Como dizer "Apagão de mão de obra" em inglês

Ao país resta o apagão de mão de obra, diz leitor sobre problemas da educação. folha.uol.com

OBS.: Apagão de mão de obra é uma condição pior do que escassez de mão de obra.

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3 respostas
PPAULO 6 48 1.1k
Apagão de mão de obra = shortage on the labour market (for the sector concerned...) Linguee.

But on second thought, seeing your example I would say:
Lack of qualified teachers is worse than a simple shortage.


Yeah, a big problem these days. It´s a pity that our society in general doesn´t see that everybody, say an engineer, a soccer player, an actress, a singer. Have to study at tender age, teacher is a much needed profession. Yet, not valued as it deserves.
PPAULO, eu também pensei em "lack", mas eu gostaria de ter encontrado uma palavra que causasse impacto, assim como "apagão."
PPAULO 6 48 1.1k
Maybe you wanted to say that "there is a deficit in the supply side of workforce." it would fit both sentences you offered.


As for the first, ''Ao país resta o apagão de mão de obra, diz leitor sobre problemas da educação."we could say there´s a shortage/lack/deficit/decline of the number of of teachers, due to people regard the career unnatractive."

A more concise way to say that is "the teaching schools aren´t producing adequate numbers of numbers of graduates to meet workforce needs in this field"
Here a bit of paraphrased this site:
http://scholar.lib.vt.edu/ejournals/JTE/v23n1/hall.html



Anyway, to say still more concisely it would be just saying that there is a "shortage" of teachers due to the field (the prospects of it) no being alluring at all.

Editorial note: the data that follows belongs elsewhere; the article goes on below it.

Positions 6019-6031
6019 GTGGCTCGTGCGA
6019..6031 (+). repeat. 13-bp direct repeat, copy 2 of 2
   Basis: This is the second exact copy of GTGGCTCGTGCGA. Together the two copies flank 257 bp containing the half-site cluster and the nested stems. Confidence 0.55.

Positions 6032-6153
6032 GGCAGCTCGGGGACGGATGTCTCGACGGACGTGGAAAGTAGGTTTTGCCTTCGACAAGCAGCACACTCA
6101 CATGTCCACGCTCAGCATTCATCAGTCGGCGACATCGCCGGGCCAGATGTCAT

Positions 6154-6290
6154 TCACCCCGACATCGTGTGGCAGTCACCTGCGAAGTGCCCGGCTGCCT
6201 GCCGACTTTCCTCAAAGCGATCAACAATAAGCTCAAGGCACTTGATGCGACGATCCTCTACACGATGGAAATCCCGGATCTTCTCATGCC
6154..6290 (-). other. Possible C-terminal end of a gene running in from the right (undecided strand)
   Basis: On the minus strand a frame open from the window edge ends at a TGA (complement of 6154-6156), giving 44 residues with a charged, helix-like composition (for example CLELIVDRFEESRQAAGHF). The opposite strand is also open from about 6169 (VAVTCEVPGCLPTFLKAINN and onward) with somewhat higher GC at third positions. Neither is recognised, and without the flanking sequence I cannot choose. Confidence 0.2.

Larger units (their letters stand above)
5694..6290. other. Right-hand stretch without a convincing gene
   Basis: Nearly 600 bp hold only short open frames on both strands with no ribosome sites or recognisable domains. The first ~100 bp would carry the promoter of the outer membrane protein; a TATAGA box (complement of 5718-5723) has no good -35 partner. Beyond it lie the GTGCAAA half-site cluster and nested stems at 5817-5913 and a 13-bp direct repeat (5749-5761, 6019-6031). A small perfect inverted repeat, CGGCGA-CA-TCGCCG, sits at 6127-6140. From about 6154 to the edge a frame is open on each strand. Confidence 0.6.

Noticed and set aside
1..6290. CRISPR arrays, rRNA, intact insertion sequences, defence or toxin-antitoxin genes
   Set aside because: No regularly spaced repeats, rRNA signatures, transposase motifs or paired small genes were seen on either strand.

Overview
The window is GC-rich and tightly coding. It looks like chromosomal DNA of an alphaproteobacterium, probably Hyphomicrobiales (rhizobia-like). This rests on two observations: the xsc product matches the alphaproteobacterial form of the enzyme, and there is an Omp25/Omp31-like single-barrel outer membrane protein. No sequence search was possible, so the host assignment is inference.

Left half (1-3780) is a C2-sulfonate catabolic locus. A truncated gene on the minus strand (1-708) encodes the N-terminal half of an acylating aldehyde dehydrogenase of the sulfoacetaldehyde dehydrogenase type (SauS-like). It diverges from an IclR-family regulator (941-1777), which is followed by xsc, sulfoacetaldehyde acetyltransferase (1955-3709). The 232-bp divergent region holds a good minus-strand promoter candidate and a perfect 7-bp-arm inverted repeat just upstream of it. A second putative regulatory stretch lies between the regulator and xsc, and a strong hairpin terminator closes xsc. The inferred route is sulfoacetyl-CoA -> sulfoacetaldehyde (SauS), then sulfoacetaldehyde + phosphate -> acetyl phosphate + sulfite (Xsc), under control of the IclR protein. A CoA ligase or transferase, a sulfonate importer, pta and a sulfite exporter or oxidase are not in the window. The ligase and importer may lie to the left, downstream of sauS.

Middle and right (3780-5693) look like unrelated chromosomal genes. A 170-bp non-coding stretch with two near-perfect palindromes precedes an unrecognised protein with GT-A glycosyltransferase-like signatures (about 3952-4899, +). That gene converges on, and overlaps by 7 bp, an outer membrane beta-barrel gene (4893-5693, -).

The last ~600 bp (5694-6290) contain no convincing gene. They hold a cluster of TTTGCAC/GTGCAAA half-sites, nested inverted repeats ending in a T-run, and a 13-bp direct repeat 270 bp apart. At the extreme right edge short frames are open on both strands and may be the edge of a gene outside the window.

To me, to put "apagão" and "escassez" in the same sentence it will involve some level of explanation afterwards, since you can´t mean "shortage" for both. There will a slight difference there.

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Ah, I just found another word to define it better, just what you wanted (I think).

"Brain drain"

You would think, but brain drain is about high qualified people that move to another place seeking better opportunities in life.


Not so fast! See that definition.
http://www.merriam-webster.com/dictionary/brain%20drain

: the departure of educated or professional people from one country, economic sector, or field for another usually for better pay or living conditions.


http://www.thefreedictionary.com/brain+drain
brain drain
n.
The loss of skilled intellectual and technical labor through the movement of such labor to more favorable geographic, economic, or professional environments.



http://www.abc.net.au/science/articles/ ... 926579.htm
Hanging up their labcoats: Australia's new brain drain




Or you may preffer ''The exodus from the classroom is worse than the shortage of teachers" I think this would sum up what you initially thought. ;)